As also shown in FIG. 1, emergency detectors 60 may be deployed about the mine surface area for particular usage in deriving a pin-point location of underground areas where men may be trapped after a cave-in or explosion. The seismic miner locating portion of the system utilizes seismic signals which may be produced by the trapped miners striking the walls or roof of the mine with a heavy object, e.g. a hammer striking some metal object which is well-coupled to the surrounding earth. In the event of an emergency, some or all of the permanent installation geophones, as shown in FIGS. 2 and 3, may be utilized in deriving seismic information, but it is more than likely that accurate determination will require a rapid setting up of more localized geophone patterns. FIG. 5 illustrates a square array of geophone patterns 90 such as may be transported to the general area of the mine in which men are believed to be trapped and then set up quickly to provide fast accurate location for the source of any seismic signals emanating from the trapping location. The value of X may be on the order ofo 300 to 500 feet, i.e. the distance diagonally across the array of patterns.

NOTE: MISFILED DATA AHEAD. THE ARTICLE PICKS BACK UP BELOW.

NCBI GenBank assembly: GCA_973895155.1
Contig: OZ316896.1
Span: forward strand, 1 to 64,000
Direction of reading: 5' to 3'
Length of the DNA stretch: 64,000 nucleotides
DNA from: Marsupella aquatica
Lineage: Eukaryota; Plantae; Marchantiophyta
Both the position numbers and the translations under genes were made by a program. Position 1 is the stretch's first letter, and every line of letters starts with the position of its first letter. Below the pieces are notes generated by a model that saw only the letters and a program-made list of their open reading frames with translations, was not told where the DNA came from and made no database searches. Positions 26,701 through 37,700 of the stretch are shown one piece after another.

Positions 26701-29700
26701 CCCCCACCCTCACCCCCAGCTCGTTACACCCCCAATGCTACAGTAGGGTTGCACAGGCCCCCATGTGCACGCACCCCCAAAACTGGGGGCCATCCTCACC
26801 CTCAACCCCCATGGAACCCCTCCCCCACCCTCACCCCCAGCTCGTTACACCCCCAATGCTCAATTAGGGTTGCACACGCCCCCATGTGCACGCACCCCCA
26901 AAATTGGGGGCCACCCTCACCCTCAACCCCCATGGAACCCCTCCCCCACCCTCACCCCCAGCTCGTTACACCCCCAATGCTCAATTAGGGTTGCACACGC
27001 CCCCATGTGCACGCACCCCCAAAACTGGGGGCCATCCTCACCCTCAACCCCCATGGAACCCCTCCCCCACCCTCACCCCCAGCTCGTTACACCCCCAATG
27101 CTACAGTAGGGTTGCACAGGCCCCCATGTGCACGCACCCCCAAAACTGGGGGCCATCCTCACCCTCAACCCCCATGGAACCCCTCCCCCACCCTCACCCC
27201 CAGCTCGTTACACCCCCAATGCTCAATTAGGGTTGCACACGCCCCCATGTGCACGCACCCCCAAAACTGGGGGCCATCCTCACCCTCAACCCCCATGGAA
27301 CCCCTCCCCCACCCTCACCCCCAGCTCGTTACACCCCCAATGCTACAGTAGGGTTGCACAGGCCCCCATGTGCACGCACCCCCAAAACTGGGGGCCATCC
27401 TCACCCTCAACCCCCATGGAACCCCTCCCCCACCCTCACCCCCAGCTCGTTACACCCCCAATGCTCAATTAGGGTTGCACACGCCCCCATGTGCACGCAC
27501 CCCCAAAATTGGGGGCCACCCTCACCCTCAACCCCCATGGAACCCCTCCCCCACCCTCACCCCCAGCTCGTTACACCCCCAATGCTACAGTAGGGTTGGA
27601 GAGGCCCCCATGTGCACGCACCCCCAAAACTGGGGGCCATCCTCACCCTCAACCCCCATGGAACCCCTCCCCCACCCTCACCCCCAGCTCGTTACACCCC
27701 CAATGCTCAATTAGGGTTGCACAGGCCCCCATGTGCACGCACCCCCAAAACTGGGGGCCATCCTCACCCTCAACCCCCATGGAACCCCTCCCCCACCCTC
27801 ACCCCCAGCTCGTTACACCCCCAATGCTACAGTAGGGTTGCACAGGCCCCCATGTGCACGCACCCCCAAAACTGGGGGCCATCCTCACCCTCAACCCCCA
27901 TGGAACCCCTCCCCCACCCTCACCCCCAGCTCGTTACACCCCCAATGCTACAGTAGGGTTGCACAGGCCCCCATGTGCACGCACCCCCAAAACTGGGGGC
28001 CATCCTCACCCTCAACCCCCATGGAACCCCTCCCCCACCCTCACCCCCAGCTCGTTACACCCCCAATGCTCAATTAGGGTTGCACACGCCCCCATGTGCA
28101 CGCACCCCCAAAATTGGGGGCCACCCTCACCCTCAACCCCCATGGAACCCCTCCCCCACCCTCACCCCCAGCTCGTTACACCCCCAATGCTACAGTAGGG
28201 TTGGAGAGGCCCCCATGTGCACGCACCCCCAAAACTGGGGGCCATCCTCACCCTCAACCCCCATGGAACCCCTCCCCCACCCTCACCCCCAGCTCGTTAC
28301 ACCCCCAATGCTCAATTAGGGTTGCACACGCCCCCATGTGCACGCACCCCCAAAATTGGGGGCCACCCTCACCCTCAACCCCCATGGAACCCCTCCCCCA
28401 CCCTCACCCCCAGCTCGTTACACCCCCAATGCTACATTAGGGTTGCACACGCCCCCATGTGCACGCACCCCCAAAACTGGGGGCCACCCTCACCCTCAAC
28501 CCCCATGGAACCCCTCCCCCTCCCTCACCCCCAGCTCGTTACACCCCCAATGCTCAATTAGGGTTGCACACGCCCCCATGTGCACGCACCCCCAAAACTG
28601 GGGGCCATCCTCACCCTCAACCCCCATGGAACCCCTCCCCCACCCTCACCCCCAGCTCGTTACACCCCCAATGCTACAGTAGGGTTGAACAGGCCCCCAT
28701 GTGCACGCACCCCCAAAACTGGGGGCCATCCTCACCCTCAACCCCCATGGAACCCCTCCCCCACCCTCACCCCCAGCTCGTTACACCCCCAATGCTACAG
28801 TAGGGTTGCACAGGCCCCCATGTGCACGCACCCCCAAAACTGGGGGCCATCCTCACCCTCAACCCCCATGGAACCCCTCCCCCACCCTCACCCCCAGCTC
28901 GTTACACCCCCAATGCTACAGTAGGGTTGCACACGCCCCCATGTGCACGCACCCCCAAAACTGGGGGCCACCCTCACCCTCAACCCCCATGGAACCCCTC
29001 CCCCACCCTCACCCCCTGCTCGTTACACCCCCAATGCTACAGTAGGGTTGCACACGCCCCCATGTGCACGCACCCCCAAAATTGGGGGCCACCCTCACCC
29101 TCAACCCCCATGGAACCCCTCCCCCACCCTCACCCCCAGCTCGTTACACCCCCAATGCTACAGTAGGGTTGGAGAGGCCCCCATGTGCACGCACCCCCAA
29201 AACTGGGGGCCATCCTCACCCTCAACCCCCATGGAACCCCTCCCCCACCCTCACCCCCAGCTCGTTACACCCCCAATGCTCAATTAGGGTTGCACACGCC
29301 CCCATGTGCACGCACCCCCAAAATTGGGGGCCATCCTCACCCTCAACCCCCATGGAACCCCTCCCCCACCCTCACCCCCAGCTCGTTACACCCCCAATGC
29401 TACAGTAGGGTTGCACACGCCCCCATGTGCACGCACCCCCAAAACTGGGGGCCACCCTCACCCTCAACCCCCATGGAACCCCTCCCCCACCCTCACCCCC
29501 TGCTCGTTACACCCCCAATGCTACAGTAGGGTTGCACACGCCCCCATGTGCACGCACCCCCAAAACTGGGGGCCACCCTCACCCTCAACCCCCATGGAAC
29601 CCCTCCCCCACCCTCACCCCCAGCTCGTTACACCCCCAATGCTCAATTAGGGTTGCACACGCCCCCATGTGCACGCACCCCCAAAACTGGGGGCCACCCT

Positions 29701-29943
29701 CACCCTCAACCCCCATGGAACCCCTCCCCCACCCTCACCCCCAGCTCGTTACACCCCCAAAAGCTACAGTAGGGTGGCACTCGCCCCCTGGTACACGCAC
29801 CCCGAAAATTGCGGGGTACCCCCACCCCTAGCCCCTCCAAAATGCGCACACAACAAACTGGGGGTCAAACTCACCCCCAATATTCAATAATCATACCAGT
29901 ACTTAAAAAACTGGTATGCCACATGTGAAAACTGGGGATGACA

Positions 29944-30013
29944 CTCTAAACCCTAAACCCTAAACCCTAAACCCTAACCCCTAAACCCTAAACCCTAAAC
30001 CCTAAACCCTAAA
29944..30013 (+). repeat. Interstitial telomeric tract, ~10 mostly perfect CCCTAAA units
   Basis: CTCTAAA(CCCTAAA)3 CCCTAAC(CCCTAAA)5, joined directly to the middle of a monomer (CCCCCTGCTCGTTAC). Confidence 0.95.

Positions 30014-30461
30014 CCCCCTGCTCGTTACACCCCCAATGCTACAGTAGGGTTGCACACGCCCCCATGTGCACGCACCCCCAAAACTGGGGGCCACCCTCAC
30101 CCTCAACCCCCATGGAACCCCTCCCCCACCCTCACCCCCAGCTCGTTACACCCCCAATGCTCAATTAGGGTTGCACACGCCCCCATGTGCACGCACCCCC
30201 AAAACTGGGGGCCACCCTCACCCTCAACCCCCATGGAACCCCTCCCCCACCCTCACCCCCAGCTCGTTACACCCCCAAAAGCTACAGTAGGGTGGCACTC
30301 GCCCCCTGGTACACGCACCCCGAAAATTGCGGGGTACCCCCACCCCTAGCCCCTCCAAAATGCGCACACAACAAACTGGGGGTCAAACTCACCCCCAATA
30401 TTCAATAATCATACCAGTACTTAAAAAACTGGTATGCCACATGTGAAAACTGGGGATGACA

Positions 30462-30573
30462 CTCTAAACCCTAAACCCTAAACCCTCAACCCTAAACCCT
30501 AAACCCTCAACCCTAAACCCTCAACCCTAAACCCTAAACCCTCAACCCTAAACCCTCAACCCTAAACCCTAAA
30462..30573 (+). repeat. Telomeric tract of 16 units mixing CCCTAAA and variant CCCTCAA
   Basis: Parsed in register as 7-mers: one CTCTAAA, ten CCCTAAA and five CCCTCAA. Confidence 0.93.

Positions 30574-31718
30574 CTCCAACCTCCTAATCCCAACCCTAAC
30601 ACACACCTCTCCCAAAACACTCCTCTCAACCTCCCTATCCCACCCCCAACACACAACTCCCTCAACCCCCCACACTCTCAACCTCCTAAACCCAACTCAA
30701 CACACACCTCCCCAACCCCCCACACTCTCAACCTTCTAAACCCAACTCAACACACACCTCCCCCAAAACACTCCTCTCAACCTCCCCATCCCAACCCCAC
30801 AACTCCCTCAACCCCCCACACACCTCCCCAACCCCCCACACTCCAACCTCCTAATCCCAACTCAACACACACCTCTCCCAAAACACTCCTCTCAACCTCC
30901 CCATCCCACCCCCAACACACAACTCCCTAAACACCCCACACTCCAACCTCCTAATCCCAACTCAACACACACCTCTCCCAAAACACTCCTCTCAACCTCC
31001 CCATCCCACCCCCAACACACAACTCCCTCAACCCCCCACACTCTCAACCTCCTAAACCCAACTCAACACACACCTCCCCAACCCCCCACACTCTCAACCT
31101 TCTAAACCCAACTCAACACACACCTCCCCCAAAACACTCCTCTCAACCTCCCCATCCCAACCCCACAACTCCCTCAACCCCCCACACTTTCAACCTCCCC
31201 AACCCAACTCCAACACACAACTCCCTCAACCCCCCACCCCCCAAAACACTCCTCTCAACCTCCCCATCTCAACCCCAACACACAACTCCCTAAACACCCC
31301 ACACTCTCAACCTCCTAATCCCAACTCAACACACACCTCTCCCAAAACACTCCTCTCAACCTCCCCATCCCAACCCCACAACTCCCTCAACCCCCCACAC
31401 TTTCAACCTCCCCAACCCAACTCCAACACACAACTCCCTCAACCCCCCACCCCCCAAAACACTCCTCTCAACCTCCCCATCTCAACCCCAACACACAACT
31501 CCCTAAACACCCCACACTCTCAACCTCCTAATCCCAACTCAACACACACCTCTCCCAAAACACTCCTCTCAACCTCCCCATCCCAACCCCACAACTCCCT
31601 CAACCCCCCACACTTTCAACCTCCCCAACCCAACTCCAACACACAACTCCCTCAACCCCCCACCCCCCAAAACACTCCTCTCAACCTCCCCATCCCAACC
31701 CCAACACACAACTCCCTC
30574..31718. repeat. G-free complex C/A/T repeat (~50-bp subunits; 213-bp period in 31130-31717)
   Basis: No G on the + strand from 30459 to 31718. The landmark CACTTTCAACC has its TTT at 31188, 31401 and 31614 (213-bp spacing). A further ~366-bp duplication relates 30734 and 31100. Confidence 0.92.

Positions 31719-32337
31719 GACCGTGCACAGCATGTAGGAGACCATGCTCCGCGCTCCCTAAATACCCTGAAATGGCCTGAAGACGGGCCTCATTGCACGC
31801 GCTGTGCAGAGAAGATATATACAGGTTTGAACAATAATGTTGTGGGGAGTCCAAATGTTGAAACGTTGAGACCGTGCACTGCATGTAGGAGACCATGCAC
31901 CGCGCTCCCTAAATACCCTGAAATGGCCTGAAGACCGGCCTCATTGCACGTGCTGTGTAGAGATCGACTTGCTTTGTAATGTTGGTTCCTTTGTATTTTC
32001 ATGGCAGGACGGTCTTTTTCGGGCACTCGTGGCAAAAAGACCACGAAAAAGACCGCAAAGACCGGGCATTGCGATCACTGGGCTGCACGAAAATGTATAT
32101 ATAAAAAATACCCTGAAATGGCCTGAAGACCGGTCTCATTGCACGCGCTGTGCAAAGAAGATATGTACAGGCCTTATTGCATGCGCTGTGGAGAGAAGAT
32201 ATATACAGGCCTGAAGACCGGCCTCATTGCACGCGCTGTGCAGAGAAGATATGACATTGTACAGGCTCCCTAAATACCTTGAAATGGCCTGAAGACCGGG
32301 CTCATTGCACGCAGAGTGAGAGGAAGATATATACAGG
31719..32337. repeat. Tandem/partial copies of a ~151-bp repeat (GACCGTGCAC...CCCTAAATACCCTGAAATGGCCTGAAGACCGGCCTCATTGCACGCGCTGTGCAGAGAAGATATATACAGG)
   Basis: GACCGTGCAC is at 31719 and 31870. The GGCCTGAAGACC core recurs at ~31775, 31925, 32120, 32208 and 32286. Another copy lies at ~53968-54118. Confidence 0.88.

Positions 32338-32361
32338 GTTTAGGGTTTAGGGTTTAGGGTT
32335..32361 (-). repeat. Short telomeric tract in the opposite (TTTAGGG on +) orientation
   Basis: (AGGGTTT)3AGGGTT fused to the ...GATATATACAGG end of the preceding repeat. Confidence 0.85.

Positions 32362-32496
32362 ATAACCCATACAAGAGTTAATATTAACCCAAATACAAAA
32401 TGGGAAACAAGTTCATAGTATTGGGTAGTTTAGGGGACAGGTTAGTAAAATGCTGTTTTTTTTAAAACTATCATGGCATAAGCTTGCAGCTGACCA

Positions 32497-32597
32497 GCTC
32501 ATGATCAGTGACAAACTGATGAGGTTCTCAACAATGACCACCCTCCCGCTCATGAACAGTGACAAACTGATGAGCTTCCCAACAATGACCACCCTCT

Individual geophone patterns preferably take the form as shown in FIG. 6. FIG. 6 illustrates a geophone pattern 92 consisting of a plurality of radial arrays of geophones 94, in this case the array includes eight radiating linear geophone arrays 96, but it should be understood that this can be varied in accordance with the requirements of the operations. The geophone groups can be further varied in deployment in a wide variety of configurations in accordance with the local noise conditions. In a high noise location, the pattern diameter Xa should be on the order of 200 feet in order to give best response. In conditions of low ambient noise, the diameter Xa may only need be on the order of 20 feet. The low noise configuration will provide for greater accuracy in locating the source of the signals but provides no signal-to-noise improvement in the case of larger seismic surface waves. Since the system is deployed in the general area of the trapped miners, there will be a sizable vertical component to the received seismic signals such that the configuration for high noise (Xa = 200 feet) can be used to cancel surface waves without seriously attenuating the desired signals.